Mishpatim 5760

Tora - Torah

Parshat Mishpatim 29th Shevat 5760 February 5, 2000

Tora Dojo Teachers and Parents: If you share and discuss the Tora-Torah with younger students, tell it in your own words at their comprehension level rather than try to read it to them or have them read it.

Let’s begin with a statement at the end of Parshat Yitro, last week. At the giving of the 10 commandments, we are told that the Jewish people “saw” the thunder and the sound of the shofar. Many commentators pointed out that this meant that the Israelites achieved a high level of prophecy to be able to see what normally could only be heard. The level of communication was so high that a new form of “hearing/seeing” was necessary.

Rabbi Ari Kahn discusses the difference between hearing and seeing: “a person can see an incredible amount of material at once, but may only hear and comprehend one sound at a time.” In other words, we can SEE the whole forest but we can LISTEN to only one tree at a time. Hashem first wanted us to “see” the whole Torah at once and then wanted us to “hear” them one by one with all the details.

This is related to the point I made last week about Mitzvot and their purpose: “When pointing at the moon, don’t confuse the finger with the moon”. The moon represents the big picture, the purpose behind it all: to be close to Hashem and to behave in such a way as to sweeten the world as we interact with others. The details, the Mitzvot, are the fingers pointing us in that direction.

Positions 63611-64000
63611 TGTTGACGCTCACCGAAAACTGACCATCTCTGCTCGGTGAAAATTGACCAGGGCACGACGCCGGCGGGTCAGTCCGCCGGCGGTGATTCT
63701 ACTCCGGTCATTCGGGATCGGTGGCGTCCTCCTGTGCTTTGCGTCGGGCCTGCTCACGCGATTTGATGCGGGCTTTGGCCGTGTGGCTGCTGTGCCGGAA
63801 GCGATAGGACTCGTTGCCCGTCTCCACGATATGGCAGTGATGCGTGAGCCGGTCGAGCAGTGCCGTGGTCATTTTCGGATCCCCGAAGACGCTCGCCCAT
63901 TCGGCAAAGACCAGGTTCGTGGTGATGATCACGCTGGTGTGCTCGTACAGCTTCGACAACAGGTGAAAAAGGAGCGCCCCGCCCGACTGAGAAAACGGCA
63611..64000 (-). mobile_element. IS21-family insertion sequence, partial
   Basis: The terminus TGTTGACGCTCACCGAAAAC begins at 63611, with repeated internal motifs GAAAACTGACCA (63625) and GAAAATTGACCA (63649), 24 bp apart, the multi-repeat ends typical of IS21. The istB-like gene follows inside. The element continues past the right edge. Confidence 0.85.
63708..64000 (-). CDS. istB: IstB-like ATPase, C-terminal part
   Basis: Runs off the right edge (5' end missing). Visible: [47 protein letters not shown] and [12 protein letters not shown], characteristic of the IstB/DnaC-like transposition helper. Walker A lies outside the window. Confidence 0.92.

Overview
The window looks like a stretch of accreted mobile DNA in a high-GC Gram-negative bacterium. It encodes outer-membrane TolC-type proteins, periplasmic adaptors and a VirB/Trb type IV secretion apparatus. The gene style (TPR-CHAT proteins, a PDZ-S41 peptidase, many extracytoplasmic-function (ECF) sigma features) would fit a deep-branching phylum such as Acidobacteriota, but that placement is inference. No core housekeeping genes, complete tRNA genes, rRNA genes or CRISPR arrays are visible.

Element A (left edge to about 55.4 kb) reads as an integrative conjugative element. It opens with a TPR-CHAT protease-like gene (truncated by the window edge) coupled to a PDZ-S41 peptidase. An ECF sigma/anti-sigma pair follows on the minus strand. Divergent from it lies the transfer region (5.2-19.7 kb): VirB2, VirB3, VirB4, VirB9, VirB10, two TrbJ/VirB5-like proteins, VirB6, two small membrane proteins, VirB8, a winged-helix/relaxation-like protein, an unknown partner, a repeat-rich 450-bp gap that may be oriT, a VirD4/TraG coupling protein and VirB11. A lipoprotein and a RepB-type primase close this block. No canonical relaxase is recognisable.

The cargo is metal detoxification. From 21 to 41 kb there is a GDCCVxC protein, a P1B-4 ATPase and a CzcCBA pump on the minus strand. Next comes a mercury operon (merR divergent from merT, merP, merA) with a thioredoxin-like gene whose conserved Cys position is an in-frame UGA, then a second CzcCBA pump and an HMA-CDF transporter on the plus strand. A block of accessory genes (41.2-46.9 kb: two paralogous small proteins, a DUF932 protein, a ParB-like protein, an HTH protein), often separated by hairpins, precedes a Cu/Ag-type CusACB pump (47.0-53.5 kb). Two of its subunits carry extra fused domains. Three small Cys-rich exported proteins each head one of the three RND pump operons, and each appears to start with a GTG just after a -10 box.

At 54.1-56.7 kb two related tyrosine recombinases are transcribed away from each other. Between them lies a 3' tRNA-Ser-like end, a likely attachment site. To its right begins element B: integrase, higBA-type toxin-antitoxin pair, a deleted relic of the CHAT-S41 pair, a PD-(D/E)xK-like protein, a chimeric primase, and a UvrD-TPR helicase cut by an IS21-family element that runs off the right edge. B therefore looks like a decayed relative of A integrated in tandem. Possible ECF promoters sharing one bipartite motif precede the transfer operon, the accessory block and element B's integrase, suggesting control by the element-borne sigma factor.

This answers the obvious question as we read Parshat Mishpatim: why after the ultimate revelation at Sinai do we switch to the seemingly mundane affairs of damages and torts and laws about slaves? From so high a place, it would seem the story should continue about the level of prophecy of B’nai Yisrael, or the importance of sacrifices to get close to Hashem! Why begin with the most mundane rules and regulations of property damage, slave ownership, etc?

But the question is the answer.

Each mitzvah is a hidden fiber-optic pillar of light, a way to connect to Hashem. Our goal is to be a Godwrestler and a mentch. The purpose of each mitzvah is not only to DO the Mitzvah but to crack open its shell and reveal a deeper level of connection that is taking place.

Let me offer two examples (of a deeper lesson from a basic Mitzvah or statement) from this week’s Parsha.

First, the most fundamental law of kashrut: Don’t cook the calf in the milk of its mother. (Ex. 23:19)? Kabbalists teach that milk indicates kindness or chesed. Meat indicates force or gevurah. There are times to be kind and times to be strong. We must be centered enough to know the difference and to know which is necessary at a particular moment. Don’t blur the lines. Even with “tough love” that parents must sometimes use to deal with a problem child still has a clear delineation of each.